"Hard not to root for the little guy."
All Figured Out
And fortunately for NASA scientists, CAPSTONE "is looking happy and healthy."
Now, thanks to their tireless efforts, we finally know what caused the dropout: a bad command and a software error.
According to a NASA update, the issue arose during the commissioning of the CAPSTONE satellite, which typically entails establishing contact with the satellite and checking its systems, among other procedures.
While attempting to access diagnostic data to investigate an issue with CAPSTONE's ranging data, an "improperly formatted command" was sent to the satellite, rendering its radio inoperable, according to the update.
The onboard fault detection system failed to fix and reboot the radio, something it was designed to do, because of a "fault in the spacecraft flight software."
"And still, the small spacecraft survived," Ars Technica senior space editor Eric Berger tweeted in response to the news. "Hard not to root for the little guy."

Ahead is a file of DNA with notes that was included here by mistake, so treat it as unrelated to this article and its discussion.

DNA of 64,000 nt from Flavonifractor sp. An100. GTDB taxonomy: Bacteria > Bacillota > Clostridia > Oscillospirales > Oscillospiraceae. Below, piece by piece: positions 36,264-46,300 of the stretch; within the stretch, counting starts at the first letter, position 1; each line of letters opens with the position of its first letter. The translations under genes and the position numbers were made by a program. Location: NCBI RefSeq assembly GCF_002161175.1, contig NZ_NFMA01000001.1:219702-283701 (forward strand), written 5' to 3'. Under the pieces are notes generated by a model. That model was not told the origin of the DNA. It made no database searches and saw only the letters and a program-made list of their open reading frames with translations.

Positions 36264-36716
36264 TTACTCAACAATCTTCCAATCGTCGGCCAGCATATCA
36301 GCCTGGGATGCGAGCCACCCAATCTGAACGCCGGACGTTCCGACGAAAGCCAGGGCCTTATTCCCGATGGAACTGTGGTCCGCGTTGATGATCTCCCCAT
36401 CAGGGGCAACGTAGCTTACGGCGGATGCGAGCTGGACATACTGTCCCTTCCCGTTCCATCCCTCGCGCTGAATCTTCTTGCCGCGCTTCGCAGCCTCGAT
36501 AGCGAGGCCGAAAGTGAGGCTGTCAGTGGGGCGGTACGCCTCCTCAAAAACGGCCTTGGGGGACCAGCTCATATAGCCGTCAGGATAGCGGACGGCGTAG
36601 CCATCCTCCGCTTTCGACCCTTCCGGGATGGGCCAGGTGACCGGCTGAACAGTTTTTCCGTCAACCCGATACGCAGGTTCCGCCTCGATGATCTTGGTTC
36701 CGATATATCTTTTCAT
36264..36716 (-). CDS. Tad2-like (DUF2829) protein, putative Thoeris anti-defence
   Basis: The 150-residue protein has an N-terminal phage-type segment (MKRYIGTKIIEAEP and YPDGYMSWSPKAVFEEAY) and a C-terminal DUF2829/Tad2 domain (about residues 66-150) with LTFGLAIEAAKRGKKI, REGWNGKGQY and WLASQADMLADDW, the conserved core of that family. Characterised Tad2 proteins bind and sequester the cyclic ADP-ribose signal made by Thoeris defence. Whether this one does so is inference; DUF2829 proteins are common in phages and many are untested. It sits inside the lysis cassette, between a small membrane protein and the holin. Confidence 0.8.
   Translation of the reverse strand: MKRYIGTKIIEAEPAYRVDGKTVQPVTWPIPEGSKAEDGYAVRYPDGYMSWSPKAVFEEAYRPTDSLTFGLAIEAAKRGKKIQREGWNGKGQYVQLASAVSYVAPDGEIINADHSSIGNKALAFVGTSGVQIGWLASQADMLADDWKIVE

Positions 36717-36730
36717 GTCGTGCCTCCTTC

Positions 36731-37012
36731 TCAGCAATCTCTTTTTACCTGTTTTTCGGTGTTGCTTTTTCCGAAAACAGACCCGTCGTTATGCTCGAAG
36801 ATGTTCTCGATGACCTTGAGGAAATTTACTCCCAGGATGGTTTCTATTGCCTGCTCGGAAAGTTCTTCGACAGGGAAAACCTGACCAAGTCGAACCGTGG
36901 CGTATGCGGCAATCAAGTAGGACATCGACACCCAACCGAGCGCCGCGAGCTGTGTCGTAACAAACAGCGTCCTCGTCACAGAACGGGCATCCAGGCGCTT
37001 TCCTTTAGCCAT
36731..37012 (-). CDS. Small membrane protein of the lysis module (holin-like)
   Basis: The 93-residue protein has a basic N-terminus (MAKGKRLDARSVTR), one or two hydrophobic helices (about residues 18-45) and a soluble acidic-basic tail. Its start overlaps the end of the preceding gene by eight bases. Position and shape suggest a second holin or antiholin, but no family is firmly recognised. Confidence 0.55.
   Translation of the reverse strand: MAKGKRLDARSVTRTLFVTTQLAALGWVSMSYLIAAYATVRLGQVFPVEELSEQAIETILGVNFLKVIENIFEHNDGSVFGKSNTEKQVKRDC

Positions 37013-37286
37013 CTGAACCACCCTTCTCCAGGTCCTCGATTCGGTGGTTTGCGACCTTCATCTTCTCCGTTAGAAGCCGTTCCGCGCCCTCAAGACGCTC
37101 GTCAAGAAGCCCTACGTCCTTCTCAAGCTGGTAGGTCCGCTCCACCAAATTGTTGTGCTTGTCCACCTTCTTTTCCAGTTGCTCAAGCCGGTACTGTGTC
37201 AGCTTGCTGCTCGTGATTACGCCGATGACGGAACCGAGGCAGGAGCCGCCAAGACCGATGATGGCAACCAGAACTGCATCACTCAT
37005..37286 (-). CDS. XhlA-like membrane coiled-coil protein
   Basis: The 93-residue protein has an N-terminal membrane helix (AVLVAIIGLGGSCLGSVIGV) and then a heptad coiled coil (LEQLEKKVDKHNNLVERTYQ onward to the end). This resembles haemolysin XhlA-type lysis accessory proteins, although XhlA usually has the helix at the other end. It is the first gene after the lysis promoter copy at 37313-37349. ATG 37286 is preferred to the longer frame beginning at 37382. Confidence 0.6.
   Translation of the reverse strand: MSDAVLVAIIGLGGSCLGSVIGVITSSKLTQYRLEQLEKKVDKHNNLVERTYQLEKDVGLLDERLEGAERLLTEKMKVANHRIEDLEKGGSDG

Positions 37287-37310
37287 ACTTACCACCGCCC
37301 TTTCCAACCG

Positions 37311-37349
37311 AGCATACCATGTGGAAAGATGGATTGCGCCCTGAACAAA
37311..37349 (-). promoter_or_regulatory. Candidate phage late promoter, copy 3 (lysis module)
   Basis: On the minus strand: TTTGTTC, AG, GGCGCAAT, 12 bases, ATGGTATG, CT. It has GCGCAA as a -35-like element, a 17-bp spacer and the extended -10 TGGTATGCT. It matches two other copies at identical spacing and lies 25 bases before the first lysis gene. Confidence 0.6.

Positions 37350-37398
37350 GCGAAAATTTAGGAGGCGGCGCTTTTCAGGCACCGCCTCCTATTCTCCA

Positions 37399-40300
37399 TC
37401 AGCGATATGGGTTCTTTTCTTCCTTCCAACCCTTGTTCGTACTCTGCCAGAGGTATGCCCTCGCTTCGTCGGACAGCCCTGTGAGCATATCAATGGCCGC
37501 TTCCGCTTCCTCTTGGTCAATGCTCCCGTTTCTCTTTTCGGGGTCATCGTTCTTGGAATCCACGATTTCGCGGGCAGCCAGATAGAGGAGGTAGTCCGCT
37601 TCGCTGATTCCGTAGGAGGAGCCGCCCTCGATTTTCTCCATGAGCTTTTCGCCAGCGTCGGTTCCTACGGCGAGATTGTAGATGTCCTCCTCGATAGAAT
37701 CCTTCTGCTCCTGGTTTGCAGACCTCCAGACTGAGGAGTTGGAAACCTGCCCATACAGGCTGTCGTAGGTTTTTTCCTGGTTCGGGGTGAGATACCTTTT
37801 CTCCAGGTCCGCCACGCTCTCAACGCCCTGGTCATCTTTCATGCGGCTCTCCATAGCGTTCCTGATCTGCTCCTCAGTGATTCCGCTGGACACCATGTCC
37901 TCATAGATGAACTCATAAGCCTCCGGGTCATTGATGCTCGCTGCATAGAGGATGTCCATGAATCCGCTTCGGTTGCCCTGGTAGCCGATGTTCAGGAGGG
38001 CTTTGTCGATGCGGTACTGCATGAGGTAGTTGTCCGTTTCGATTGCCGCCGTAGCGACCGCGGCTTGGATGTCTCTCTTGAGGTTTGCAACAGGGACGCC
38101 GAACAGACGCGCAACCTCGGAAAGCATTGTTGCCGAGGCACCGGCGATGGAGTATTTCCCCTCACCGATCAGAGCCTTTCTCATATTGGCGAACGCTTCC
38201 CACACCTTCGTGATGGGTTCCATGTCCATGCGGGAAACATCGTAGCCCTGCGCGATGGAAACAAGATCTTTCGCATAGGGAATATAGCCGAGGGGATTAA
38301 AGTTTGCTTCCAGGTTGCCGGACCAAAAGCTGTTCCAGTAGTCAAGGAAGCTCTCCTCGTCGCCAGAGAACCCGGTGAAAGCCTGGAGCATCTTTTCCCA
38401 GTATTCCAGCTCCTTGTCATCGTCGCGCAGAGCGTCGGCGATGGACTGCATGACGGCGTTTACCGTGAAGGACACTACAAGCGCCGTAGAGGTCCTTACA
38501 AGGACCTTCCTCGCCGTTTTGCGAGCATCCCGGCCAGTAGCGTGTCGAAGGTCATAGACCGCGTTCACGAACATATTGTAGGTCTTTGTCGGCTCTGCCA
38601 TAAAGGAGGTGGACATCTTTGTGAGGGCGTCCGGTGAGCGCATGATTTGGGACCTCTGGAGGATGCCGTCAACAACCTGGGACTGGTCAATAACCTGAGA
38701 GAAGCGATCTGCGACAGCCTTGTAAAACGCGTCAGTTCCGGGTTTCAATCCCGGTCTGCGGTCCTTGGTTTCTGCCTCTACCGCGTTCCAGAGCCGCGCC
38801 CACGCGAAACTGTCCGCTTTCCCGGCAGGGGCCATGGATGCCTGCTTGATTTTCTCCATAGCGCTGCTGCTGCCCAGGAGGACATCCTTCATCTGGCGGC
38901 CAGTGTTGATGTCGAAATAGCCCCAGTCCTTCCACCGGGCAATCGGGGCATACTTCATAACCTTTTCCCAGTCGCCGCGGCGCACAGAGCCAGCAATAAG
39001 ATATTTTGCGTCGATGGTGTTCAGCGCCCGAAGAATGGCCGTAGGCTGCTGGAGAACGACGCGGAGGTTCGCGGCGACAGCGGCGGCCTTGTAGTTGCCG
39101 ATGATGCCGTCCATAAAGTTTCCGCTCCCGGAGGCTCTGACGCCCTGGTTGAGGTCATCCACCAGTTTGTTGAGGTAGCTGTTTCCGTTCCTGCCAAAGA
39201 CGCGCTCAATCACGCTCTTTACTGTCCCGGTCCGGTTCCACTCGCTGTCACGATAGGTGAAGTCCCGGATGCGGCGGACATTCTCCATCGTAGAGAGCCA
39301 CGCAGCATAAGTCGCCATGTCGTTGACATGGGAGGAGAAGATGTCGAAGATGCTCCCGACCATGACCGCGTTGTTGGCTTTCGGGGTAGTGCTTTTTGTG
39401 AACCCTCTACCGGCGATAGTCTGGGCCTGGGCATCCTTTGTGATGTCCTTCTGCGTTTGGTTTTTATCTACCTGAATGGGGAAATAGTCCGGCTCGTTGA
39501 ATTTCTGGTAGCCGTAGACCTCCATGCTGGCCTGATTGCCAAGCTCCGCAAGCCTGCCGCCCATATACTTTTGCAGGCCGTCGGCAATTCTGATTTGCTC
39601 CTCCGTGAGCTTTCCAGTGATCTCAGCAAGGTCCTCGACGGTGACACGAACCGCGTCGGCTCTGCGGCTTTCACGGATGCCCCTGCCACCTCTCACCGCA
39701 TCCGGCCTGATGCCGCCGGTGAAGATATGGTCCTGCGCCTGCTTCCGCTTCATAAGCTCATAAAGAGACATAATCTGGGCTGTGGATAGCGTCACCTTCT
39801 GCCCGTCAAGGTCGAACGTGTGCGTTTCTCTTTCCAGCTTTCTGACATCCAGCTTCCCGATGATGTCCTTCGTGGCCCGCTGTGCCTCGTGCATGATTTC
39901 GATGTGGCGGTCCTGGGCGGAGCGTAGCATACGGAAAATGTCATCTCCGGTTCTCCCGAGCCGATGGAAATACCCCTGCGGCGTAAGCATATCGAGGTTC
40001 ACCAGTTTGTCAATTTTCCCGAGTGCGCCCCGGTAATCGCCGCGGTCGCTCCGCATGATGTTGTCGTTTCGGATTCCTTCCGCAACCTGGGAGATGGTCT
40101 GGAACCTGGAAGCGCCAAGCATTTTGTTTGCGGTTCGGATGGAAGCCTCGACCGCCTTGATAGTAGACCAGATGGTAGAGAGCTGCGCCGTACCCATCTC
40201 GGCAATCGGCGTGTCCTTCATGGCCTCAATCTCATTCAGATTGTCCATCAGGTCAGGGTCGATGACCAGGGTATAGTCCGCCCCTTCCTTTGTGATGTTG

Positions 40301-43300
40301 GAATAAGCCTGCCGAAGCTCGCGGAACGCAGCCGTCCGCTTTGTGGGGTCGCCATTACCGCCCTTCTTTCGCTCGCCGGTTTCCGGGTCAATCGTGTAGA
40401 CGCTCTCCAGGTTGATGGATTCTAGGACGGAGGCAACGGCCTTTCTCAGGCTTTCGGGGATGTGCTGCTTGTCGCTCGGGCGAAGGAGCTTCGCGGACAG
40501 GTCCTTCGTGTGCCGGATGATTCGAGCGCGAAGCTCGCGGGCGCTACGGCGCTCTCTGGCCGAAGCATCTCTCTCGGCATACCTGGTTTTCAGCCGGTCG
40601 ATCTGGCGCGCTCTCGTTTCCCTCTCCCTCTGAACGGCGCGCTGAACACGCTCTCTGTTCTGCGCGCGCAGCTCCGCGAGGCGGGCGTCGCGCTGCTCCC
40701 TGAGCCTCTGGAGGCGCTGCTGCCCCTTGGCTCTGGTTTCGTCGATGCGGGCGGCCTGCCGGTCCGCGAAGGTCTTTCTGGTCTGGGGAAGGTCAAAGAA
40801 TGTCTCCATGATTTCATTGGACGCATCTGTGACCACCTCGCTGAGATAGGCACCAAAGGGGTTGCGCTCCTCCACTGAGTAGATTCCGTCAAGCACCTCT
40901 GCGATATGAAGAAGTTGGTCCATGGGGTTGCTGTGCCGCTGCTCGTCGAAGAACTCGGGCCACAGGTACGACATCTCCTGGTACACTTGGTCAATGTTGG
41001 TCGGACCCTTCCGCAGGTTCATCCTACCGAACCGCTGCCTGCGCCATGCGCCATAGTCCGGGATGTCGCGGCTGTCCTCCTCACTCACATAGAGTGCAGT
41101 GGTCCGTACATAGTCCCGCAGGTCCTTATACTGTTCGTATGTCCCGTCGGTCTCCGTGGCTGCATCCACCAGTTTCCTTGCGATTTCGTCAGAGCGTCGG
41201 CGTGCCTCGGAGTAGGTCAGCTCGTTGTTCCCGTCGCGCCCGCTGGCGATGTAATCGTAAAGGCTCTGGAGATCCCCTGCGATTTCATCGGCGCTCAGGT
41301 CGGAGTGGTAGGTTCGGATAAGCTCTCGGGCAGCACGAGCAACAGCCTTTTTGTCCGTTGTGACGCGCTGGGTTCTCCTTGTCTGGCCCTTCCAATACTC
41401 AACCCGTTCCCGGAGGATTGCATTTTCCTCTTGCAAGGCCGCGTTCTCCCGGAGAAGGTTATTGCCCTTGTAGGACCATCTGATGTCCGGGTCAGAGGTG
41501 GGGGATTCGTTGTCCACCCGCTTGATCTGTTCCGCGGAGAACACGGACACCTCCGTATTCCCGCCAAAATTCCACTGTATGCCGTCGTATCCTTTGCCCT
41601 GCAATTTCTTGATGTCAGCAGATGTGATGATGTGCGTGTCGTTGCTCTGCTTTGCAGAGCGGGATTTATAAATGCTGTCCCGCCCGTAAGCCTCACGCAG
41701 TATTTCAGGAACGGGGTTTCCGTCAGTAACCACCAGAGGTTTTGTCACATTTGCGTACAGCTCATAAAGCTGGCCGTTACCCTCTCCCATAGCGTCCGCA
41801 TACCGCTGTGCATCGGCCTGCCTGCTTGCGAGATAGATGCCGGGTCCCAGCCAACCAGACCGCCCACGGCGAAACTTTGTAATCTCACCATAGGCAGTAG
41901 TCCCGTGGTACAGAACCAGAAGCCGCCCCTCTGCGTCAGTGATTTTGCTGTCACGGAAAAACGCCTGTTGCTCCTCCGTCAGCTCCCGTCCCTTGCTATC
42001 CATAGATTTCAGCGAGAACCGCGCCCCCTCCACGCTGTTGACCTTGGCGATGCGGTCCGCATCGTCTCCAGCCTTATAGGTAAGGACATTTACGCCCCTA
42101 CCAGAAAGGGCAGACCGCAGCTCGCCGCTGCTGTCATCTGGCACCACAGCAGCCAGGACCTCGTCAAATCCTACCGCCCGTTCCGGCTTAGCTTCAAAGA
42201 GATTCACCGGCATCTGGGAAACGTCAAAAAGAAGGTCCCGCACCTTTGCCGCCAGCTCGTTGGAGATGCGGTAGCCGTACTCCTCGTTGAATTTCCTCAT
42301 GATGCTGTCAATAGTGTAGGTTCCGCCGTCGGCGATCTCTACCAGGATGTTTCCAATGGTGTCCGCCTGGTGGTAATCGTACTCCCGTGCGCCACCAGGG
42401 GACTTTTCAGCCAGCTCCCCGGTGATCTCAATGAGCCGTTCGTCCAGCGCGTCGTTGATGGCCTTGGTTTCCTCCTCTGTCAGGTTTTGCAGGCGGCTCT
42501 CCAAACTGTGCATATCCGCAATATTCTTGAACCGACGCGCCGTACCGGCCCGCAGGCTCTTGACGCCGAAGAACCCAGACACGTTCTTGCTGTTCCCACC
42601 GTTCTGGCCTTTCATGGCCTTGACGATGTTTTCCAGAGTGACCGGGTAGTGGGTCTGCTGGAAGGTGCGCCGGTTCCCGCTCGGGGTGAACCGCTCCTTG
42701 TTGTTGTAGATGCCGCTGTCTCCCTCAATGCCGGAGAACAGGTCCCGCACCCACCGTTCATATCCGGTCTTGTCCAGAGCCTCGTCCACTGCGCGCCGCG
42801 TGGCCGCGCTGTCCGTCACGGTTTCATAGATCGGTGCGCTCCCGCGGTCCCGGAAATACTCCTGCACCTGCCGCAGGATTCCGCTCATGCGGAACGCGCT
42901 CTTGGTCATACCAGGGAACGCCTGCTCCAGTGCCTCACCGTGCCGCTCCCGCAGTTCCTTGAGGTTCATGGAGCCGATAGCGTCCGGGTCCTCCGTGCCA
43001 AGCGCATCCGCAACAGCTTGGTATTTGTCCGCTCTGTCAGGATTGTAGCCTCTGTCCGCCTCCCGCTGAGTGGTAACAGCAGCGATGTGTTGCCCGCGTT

There are some positive takeaways from this brief blunder. Despite the delay, CAPSTONE's autonomous flight software was able to fix things on its own and bring the satellite back into contact, at which point the ground team were able to re-assume control.
It also managed to keep its antenna pointed towards Earth the entire time while simultaneously topping off its battery charge by keeping its solar panels oriented. Pretty impressive!
The Moon-bound satellite represents a major step forward in NASA's Artemis program, an ambitious program which aims to return humans to the lunar surface.
Assuming there aren't any other hiccups, the satellite will be the first spacecraft to perform a special kind of elliptical orbit around the Moon, laying the groundwork for NASA's Gateway station in the Moon's orbit.
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